I admit it. I have been a completely lax travel blogger over my last couple months or so of travel. I am quite prolific at procrastination. I have several stories to share from New Zealand and all along the Banana Pancake Trail in Southeast Asia, but got really far behind with my blogging while on the road. Now that I am planning on being slightly more settled, mostly staying in one spot in Brazil, I will be able to catch up on my posts and share them with you. I’ll also try and make more current posts, hopefully weekly at least, from here in Brazil.
I am now in a phase of my trip that should take on some new excitement for me both personally and professionally. This is the chapter where I have gone to Brazil for a somewhat undetermined amount of time to develop fluency in Portuguese and hopefully find a new career for myself that involves an international aspect.
I have to admit that I felt really intimidated coming here to Brazil yesterday even though I have been to this country before. Last year, four friends of mine and I visited São Paulo, Florianopolis and Rio de Janeiro during Carnaval. I think some of my fears were worrying about how my story will unfold, lots of questions running through my mind: Will I be able to find my way around the monster of a city that is São Paulo; Will I inadvertently find myself in some dangerous neighborhood/situation? Will I be able to get by with the limited amount of Portuguese that I know? My first day of travel here has given me some confidence though. I found it really easy to walk around and it was great seeing some of the familiar places I saw with my friends last year. I’m staying one night in the Bela Vista neighborhood at an inexperience yet wonderful pousada which is walking distance to frenetic Avendia Paulista, the MASP Museum, Trianon Park, the Jardins neighborhood and posh Oscar Freire. The area is really upscale and safe and I enjoyed simply walking around. Bela Vista is a beautiful neighborhood situated on a hill rising above Avenida Paulista. It retains some charming older row homes that have not yet been torn down to build skyscrapers, which are simply unavoidable in highrise-heaven (or hell) São Paulo. Bela Vista was traditionally an Italian neighborhood, so of course it has some excellent restaurants. I had lunch at Cantina Mamma Celeste and enjoyed a mouth watering risotto with gorgonzola and hazelnuts.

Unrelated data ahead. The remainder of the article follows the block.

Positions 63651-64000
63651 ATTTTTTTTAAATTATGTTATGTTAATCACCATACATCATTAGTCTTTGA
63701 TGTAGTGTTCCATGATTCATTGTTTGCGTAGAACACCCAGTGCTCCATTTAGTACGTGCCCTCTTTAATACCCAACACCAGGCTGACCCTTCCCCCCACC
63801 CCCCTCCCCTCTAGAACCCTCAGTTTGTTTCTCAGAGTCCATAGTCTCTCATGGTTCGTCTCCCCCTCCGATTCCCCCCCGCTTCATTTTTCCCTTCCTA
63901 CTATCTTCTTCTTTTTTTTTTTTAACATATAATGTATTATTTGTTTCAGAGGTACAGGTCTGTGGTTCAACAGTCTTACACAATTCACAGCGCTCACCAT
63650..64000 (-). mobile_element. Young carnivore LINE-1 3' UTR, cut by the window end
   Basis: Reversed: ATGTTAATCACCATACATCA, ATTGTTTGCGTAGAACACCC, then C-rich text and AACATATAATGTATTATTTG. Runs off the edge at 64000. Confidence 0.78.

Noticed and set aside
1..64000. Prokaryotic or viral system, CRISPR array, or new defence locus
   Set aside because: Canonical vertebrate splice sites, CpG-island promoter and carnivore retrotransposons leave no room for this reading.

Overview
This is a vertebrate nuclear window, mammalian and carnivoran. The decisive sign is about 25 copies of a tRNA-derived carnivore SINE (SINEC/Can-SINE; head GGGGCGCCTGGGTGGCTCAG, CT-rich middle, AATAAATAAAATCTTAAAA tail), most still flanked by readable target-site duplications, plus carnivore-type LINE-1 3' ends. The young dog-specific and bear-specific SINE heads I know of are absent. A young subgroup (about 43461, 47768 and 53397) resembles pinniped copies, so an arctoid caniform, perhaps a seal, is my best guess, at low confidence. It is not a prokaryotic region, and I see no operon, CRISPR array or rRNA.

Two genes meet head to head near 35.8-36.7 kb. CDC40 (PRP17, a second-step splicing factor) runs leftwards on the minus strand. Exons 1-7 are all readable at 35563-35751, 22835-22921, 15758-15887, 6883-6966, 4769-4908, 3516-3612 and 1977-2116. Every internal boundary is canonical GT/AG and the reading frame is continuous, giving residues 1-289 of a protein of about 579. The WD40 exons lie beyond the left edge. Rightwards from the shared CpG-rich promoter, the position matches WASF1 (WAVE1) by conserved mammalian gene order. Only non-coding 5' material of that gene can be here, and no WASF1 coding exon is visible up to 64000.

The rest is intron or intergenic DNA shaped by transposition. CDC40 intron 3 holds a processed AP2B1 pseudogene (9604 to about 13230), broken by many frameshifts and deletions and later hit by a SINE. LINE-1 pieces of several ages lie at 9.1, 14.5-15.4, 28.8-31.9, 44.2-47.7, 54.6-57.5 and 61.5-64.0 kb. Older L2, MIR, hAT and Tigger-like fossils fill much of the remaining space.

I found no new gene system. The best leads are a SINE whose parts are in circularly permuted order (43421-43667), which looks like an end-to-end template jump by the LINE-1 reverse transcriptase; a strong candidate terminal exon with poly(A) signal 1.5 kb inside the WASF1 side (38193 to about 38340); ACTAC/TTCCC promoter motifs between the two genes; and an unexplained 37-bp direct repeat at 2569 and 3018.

I spent the rest of the day wandering around the area near Avenida Paulista.
Continue reading “Brazil, The Beginning”
“We are all worms. But I believe that I am a glow-worm.” — Winston Churchill The Waitomo Caves (at least two of them) are home to a special fungus gnat known as Arachnocampa luminosa or the New Zealand Glow-Worm, found only in New Zealand. The luminescence takes place in the bugs’ larval or imago stage, in which the glow-worms spend the better part of their very short … Continue reading Exploring New Zealand’s Waitomo Glow-Worm Caves
Auckland was my introduction to the incredible country of New Zealand. Fortuitously, right before I took off from the Brisbane Airport, a friend of mine in Atlanta Facebook-messaged me and introduced me (via Facebook) to some friends of his, a Kiwi/American couple, who live in Auckland. They provided me with a ride from the airport to my hotel (Abaco on Jervois), a home cooked meal of … Continue reading Auckland: Introducing Aotearoa